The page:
Every institution has its skeletons. We’re looking for ours.
Institutions across the nation are examining their histories and grappling with controversial elements – Confederate statues, founding leaders, building names and more. Archivist Rich Schmidt is digging into Linfield’s history.
When I was asked to look at the names we see at Linfield and learn more about the people behind them, I was excited but apprehensive. Every name promised an interesting story; but what if one of them brought more than that? Something more troubling?
Every institution has its skeletons. If an organization is fortunate enough to survive and grow, there will be missteps along the way. An inexplicable hire, a confounding decision, a broken promise.
Part of the risk of associating yourself with an institution, then, is accepting this reality. Much like a marriage, you’re opening yourself up to the bad along with the good, with the faith that the latter will always outweigh the former.
I am not the preeminent expert on the history of Linfield College, having worked here since only 2011. There are people who have been associated with the school for much longer, who have been in positions to see the unofficial truths behind the official stories. Part of my job is to learn about the school’s history and about the many people – heralded and unknown – who have played a part in shaping the school as it exists today.
So I dug in, learning about Michelbook and Murdock, about Cook and Miller, about Elkinton and Campbell. Mac Hall is named in honor of McMinnville College’s nickname “Old Mac,” a tribute to both Linfield’s former name and the town that has supported the college from its infancy. Larsell is named after a 1910 alumnus who was the chairman of the Linfield board while teaching at the University of Oregon Medical School (now OHSU). Whitman is named not for the missionaries and namesakes of the college in Walla Walla, but for a long-time English professor and registrar. Taylor is named for a 1915 alumnus who taught chemistry at the school for 30 years. And so on, account after account of people who left their mark on Linfield in some way.
Institutions are a product of a time and place, and by their nature slow to evolve. Change often comes gradually, a result of a society’s fluctuating needs, beliefs, values, ethos. Occasionally, though, a seismic shift can change a culture seemingly overnight, shaking institutional foundations and toppling long-held assumptions.
Our culture is in the midst of such a shift now. Powerful people are being held accountable for transgressions silently accepted in the past. Actions or beliefs that weren’t considered transgressions are being analyzed in a new light. As part of this evolution, we’re looking to history with disillusioned eyes, questioning people and symbols our institutions have long held as paragons.
Colleges and universities across the country – from Yale and Princeton in the Ivy League, to Clemson and Mississippi in the South, to the University of Oregon and Oregon State in our backyard – have faced pressure to re-name buildings honoring people whose beliefs and behaviors no longer fit the image these institutions wish to project.
People are complicated. We all – this article included – tend to sum up people’s lives in a sentence, or a paragraph, or a page, all the while knowing it doesn’t capture the whole story. It’s simply an outline, the curated highlights of a life full of innumerable events and moments.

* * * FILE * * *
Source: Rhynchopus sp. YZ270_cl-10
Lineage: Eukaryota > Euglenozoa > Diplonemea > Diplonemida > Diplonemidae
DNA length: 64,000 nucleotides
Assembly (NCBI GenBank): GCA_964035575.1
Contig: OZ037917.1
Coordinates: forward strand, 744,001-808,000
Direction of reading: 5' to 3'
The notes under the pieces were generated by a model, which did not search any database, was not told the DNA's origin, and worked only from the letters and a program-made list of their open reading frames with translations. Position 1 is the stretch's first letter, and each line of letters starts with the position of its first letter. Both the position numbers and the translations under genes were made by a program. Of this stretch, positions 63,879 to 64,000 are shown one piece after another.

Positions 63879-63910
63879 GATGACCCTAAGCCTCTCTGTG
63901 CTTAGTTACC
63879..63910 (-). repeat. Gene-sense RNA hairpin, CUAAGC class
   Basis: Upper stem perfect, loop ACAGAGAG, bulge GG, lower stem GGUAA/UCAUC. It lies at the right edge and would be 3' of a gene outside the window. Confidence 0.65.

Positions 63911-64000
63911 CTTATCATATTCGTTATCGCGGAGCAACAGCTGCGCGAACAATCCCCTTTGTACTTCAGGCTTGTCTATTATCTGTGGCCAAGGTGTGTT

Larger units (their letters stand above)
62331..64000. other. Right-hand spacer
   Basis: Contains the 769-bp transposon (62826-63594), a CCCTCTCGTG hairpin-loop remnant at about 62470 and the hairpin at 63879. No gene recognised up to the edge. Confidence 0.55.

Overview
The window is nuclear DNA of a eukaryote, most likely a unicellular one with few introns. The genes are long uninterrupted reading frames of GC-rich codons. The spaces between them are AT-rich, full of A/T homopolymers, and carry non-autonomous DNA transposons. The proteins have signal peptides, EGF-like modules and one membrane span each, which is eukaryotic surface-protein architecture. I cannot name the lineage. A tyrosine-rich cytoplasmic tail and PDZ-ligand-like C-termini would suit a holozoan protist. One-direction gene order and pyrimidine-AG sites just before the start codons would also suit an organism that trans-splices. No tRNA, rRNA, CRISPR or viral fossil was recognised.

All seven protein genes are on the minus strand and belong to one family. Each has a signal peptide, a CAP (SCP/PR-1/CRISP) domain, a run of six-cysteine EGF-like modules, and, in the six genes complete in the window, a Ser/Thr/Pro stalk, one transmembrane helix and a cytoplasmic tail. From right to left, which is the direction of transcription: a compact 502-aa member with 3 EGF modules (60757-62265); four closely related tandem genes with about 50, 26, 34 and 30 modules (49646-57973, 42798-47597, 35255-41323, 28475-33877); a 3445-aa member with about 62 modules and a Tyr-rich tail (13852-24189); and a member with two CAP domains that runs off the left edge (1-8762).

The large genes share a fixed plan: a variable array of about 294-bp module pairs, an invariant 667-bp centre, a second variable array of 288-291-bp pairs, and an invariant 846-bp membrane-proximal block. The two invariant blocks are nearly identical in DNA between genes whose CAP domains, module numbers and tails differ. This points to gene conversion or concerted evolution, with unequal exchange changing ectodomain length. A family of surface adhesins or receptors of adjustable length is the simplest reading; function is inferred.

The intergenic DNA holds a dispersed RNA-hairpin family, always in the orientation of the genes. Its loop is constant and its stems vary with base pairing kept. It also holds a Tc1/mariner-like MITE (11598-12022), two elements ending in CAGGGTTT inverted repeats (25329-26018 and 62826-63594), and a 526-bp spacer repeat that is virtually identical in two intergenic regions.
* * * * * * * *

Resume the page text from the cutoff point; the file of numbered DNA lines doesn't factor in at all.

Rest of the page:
Now we’re looking again with fresh eyes, hoping to more deeply examine the people after whom we’ve chosen to name our institutions and buildings. Are we likely to find stories at Linfield that mirror ones that have caused trouble for other institutions? It’s possible. Every institution has its skeletons, and we’re in the process of looking for ours.
– Rich Schmidt, Linfield College archivist
Stories from the archives
• Linfield is named after George Fisher Linfield, a Baptist minister born on the East Coast who spent the bulk of his life in the Midwest. George and his wife, Frances (Ross) Linfield, pledged to spend their life savings on the advancement of Christian education, and invested in real estate. After George‘s death in 1890 at age 44, Frances moved to the Northwest and befriended college president Leonard Riley. She donated $250,000 worth of real estate in 1922 (a $3.5 million value today) and asked that the school be renamed in honor of her late husband.
• Kenneth Scott Latourette was one of the foremost historians on Christianity and China. After graduating from McMinnville College in 1904, he eventually was ordained as a Baptist minister and taught at Yale Divinity School, publishing more than 80 books. Other Latourettes also played a significant role in Linfield‘s history, among them D.C. Latourette and Lyman E. Latourette, who were each on the board of trustees.
• Potter Hall, originally purchased by the college as the president‘s house, is named for Carrie Casler Potter, known to her students as “Mother Potter.” She served as the dean of music from 1904 until her retirement in 1921. Potter was known for “adopting” students as well as for her patience, humor and wide-ranging musical ability. When a new home for the president was built in 1938, the old building was converted into a residence hall.
• Williams Frerichs served a number of roles during his time at Linfield. He taught German, served as head librarian, edited Linfield publications and served as interim president for a year after Leonard Riley‘s retirement in 1931. Frerichs‘ role as a jack-of-all-trades is repeated throughout Linfield‘s history, as talented people have often been asked to change roles or fill multiple positions at the same time.